The defining feature of kitsch is that it preys on our desire to feel art succeed. It follows the formula of meaningful expression and exploits our willingness to manufacture the sensation of meaning. How wonderful, after all, to see a painting and be moved. As a species of contemporary kitsch, sarcasm takes advantage of our readiness to respond to actual wit. It, too, is mechanical and proceeds by formula. And online sarcasm is now industrially produced, thanks to the mass quantities of content that digital media must churn out each day.
The style of Internet writing often called snark participates in sarcasm, typically by adopting the derisive tone of satire without the complex irony. You can find this sort of writing anywhere, on almost any topic. Picking more or less at random, I found this sentence from a Wonkette story about the Oath Keepers, a constitutionalist group that recently interceded in a mining dispute in Montana: “George Kornec and Phil Nappo have a mining claim on federal land; they’ve put up a garage and a fence, and the dastardly government is pushing its weight around and being a big bully and being really terrible and stuff by telling Kornec and Nappo to take them down.”
That’s technically irony, because the literal meaning (the government is abusing its power) is the opposite of the meaning implied (the Oath Keepers are overreacting). But the inversion is applied mechanically, artlessly, in a way that does not encourage the reader toward a deeper truth. There’s no insight here to raise this irony to the level of satire. There is only mockery, backed by certainty that the reader shares the author’s contempt. Sarcasm is a natural fit for partisan news aggregators, because it relies on a calculated appeal to shared attitudes.
Kitsch banks heavily on these shared attitudes. It substitutes them for artistic insights, and it relies on its audience’s agreement with them to produce a feeling similar to profundity. Sarcasm works best when people already know what you mean. By the same token, you don’t have to think society has become crass and venal to enjoy Banksy, but it helps.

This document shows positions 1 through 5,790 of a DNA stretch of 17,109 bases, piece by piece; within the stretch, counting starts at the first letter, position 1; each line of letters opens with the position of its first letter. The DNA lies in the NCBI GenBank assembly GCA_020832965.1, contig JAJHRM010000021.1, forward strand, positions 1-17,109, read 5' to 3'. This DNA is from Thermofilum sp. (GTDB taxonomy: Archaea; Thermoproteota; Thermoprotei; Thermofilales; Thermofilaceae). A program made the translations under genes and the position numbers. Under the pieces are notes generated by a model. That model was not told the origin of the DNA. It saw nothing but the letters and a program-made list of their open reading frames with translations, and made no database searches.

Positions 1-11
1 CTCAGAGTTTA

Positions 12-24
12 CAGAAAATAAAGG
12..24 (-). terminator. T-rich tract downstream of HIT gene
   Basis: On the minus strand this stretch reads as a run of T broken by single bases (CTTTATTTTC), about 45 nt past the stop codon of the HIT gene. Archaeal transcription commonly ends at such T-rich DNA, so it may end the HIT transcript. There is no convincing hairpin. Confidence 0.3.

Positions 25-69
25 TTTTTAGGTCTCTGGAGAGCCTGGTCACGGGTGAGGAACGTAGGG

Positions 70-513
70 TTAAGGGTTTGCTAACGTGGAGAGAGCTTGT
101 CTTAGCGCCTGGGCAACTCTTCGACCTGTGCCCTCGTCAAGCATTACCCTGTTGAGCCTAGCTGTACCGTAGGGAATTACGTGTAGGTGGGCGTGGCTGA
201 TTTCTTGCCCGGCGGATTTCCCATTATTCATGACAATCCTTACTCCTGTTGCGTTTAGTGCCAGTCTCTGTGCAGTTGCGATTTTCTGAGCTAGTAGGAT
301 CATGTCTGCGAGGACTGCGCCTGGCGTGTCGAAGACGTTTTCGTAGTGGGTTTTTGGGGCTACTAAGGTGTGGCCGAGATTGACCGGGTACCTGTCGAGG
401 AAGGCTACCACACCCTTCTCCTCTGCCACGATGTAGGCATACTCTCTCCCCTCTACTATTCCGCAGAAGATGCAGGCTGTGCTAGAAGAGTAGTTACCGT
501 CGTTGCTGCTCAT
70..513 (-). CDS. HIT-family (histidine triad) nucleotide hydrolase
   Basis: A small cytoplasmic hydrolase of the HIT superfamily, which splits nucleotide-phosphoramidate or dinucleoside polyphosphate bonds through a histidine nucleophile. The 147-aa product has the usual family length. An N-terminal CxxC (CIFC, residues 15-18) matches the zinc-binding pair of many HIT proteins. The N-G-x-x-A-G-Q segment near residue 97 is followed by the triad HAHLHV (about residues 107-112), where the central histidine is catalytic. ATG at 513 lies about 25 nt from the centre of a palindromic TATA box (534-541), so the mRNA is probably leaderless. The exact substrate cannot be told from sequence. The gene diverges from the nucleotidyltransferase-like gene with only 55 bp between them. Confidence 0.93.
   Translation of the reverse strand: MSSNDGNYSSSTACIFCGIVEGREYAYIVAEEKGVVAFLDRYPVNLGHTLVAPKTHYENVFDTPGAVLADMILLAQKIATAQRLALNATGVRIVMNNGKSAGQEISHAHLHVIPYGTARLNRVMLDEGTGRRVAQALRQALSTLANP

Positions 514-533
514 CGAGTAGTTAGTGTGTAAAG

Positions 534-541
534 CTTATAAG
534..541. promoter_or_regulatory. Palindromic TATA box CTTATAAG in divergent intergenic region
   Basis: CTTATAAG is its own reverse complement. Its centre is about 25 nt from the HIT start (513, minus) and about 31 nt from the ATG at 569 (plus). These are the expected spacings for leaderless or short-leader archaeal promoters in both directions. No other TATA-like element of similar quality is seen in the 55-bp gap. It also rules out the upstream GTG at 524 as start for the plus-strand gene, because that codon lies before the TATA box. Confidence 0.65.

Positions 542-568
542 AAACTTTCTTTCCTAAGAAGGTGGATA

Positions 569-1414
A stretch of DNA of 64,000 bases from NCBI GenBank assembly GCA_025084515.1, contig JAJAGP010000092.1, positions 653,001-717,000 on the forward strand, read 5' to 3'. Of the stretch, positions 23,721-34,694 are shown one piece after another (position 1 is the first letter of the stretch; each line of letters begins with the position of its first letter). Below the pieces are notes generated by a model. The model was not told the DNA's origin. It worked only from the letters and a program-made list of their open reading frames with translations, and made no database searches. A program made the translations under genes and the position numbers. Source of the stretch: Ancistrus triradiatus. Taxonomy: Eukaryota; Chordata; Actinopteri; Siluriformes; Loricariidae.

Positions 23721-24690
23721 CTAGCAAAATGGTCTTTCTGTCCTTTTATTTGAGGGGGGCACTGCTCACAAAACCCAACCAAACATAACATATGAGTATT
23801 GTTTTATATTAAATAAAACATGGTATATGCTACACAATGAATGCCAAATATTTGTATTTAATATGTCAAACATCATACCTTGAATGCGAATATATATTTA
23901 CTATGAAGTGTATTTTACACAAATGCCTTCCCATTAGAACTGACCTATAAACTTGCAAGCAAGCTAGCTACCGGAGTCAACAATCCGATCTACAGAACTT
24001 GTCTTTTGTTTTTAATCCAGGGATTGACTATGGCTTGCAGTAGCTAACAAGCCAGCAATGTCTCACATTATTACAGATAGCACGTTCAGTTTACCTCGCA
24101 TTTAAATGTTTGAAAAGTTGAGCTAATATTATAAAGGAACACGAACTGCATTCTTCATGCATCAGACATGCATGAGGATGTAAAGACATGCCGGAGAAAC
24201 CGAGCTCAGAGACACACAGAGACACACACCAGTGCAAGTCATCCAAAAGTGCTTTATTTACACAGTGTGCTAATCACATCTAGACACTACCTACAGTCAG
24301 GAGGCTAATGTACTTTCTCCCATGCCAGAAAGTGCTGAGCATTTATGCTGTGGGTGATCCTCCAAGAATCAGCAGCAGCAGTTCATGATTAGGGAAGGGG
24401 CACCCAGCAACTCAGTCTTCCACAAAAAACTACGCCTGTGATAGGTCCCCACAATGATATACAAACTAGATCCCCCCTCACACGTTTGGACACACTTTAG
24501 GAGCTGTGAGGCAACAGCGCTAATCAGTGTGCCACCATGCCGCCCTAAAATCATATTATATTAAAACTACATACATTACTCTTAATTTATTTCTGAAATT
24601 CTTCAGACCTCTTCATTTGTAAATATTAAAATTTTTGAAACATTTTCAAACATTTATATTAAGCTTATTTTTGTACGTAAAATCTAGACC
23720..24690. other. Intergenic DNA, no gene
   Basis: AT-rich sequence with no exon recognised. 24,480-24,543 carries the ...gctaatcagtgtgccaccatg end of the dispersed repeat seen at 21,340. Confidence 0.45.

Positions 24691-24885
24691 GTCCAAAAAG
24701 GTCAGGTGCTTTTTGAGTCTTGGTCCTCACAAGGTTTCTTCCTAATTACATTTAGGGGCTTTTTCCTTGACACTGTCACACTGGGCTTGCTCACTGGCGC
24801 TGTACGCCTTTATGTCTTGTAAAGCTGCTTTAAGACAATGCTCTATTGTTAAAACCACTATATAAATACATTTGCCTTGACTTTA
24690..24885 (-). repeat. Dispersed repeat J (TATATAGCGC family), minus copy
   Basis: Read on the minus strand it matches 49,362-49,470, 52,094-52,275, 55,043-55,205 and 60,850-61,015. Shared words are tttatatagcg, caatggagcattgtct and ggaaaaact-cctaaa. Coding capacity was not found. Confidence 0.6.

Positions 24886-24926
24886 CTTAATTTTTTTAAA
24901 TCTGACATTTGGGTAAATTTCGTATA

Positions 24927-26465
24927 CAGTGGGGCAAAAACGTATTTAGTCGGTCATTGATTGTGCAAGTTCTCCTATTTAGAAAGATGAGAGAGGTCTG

Like other forms of kitsch, Banksy’s work presents conventional wisdom as insights: It’s true we have treated our princesses ghoulishly, particularly when their carriages crash. As with memes, Banksy asks us to substitute the sensation of recognizing a reference for the frisson of wit. And he sometimes seems to operate by formula, as the Twitter account @BanksyIdeas points out. “Stencil of a child assembling the toy from a Kinder Egg, yeah?” goes one such parody idea. “The parts fit together to make a handgun.”
This open indulgence in kitsch may be why the aspirational Internet – the knowing Internet that defines itself in opposition to a perceived, less savvy mainstream — seems to hate him. It is the narcissism of small differences. Like Banksy, the highbrow, left-leaning Internet frequently indulges in sarcasm; how else could it produce so much ostensibly clever content every day? But such attitude-based aggregators distinguish themselves from the kitschy Internet by embracing the premise that cultural production can improve an unjust society, whereas Banksy’s premise seems to be that cultural production can point out how awful everything is.
…If you love art, you must be glad that thousands of people are supporting it by going to “Dismaland.” If you love cultural expression generally, you must be glad millions of people are participating in it on the Internet. But when you see bad expression praised as good – when your Facebook friends share a sarcastic news report, or a millionaire street artist puts mouse ears on an actress and tells her to frown – you must also feel some injustice has been done. Kitsch should not get away with exploiting people’s desire to feel the art. How wonderful it must feel to go to “Dismaland” and see through society! But how awful to see society embrace art that makes you feel nothing, that makes you think only about the vast chasm between you and everyone else.